“Marketers Move into the Future of Retail Design” – Forbes:
In an interview with a Hovercraft Studio executive, Forbes examines the role of marketing strategy in the future of retail design, and its evolution over the past few decades. With direct-to-consumer constantly growing, flagships serve as a sort of brand-discovery center, and need to be a spot that will drive user-generated content as well as sales. With the support of e-commerce, they’re really there to create a purposeful and connected brand experience, with tactile products and a place to give the brand context and storytelling, by way of installations and experiences.
“From Small-Town Boutique Inns to Marriott’s Global Portfolio, Hotels are Getting Covid-Spurred Overhauls” – Business Journal:
The national outpost for the Business Journal dives into how hotels of varying sizes are handling the post-pandemic travel surge, with many having taken advantage of the slowdown to take on capital projects within their spaces. Some of these were accelerations of planned projects, while others have been a direct response to the new focus on health, wellness, and touchless design. Lobbies still function as communal, multi-purpose spaces, with room to work more important than ever with the rise of remote employment. Investing in outdoor space has been key, particularly for boutique hotels, and top-of-the-line tech for everything from check-in to keyless entry to ordering room service and amenities is a must.
“How the ‘New Normal’ is Shaping F&B Operations Design” – CEO World:
With 25% of restaurants in the country either having closed or currently being closed due to the pandemic, CEO World gives insight into restaurants that are surviving the fallout, and the strategies that have worked and will continue to work in the future. From a new sense of space utilization to touchless and serverless dining to the furthering of the “grocerant” trend, they break down nine operational features that have shifted in the past two years, as well as their impacts on the industry and the financial resources it takes to implement them.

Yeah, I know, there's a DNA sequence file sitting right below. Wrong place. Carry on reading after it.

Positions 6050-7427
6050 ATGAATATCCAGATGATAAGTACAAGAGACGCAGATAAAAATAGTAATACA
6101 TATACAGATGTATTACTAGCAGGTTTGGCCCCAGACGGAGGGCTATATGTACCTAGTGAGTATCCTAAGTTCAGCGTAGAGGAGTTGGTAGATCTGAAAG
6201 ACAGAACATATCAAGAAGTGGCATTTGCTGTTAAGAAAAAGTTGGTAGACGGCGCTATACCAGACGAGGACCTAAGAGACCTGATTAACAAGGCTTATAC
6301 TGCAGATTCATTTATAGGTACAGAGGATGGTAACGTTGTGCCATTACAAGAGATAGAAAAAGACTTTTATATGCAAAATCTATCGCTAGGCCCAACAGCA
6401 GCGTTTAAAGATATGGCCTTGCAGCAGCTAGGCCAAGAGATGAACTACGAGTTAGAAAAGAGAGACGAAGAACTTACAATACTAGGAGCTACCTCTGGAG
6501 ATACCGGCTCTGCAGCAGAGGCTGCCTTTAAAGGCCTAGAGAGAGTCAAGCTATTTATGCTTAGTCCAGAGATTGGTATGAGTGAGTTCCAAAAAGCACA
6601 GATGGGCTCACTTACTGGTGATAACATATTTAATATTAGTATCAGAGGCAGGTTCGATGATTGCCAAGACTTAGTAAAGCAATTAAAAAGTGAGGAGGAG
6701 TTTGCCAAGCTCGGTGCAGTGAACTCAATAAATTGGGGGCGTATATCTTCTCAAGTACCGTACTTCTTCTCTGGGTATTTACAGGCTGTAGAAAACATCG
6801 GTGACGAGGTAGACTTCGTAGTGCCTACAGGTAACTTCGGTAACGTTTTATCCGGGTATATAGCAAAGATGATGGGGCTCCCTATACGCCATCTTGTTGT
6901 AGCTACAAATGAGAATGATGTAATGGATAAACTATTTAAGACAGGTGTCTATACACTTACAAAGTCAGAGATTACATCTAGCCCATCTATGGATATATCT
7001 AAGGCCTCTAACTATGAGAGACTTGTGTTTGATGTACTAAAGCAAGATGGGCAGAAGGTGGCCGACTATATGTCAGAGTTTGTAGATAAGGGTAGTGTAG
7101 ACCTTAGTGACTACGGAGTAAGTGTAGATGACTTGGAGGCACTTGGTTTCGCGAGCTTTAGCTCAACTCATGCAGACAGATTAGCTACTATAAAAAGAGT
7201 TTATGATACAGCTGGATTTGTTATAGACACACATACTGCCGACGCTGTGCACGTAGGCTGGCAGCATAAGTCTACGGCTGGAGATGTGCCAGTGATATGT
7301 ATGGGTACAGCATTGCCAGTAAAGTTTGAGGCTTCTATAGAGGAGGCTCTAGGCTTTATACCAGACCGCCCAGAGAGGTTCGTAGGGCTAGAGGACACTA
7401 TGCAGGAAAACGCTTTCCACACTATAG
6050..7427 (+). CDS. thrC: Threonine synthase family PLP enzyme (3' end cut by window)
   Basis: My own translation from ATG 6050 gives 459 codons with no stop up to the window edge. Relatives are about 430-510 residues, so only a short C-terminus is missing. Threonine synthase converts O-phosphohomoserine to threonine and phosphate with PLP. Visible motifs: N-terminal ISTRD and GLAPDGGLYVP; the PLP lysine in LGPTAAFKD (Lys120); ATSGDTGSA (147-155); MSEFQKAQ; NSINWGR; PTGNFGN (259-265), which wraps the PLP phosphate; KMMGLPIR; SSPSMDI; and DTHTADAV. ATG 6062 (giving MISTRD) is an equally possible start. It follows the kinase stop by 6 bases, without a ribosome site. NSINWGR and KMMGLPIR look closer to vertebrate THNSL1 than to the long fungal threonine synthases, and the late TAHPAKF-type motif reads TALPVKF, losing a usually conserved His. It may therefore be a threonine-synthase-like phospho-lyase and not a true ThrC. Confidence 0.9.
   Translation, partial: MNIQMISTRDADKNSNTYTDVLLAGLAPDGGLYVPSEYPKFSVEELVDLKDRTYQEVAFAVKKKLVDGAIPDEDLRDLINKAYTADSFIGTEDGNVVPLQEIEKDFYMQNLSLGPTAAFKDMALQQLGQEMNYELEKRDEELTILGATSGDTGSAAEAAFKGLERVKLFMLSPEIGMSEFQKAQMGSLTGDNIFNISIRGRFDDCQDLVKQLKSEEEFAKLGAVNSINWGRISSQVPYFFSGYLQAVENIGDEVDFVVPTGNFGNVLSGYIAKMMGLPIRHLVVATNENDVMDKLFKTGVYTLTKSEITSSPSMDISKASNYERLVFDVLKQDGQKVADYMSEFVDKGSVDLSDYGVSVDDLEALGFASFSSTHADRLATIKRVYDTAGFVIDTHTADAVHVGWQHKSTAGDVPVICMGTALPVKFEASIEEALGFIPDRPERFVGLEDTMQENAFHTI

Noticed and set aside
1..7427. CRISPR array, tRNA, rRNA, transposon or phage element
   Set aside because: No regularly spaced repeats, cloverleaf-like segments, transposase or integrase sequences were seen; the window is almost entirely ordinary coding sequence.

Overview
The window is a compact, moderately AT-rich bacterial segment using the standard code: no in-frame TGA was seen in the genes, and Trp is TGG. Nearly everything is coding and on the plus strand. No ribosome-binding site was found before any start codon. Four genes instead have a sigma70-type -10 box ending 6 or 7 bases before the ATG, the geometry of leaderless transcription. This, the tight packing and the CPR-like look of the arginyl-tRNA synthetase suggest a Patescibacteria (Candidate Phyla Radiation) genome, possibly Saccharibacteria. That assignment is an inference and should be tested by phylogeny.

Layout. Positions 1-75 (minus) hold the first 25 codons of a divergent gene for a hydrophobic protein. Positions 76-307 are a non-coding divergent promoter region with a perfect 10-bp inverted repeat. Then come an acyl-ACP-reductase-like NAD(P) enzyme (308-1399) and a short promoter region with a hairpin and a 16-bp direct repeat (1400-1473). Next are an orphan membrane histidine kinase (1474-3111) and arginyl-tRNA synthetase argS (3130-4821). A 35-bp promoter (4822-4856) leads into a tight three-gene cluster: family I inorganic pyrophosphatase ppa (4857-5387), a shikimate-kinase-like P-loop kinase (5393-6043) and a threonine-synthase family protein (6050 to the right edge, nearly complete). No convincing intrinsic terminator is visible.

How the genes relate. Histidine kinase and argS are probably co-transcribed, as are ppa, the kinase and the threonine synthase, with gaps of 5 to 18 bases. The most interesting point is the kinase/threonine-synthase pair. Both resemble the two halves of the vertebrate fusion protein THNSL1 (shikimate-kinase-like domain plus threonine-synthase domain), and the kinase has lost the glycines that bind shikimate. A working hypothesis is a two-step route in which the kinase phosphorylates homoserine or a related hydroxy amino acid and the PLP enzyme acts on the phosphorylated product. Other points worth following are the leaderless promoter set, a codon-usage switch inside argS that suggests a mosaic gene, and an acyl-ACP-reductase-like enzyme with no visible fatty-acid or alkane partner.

“The Copperfield Set to Shine in Mendota Heights” – Shea:
An early look at The Copperfield, the forthcoming Shea-designed all-day restaurant in Mendota Heights
“What the Future Holds for Shuttered Department Stores” – Surface:
With a recent CoreSight Research survey predicting that a quarter of malls will shutter over the next five years, there’s a big question of what will happen with all the empty real-estate space. Even in the years leading up to 2020, many department stores were bowing out of physical locations, with the huge spaces being broken up and leased out to office tenants and smaller retail stores. This is a continued trend, with coworking companies benefitting from the closures as they gain ability to build mini-campuses in the expansive spaces. As many malls are located in the now-hot suburban office markets, shuttered spots seem like key areas for office tenants to focus on as they search for more space, ample parking, and a connection to the outdoors. Other creative uses for such large areas can include event venues, galleries, warehouse space, residential units, and more.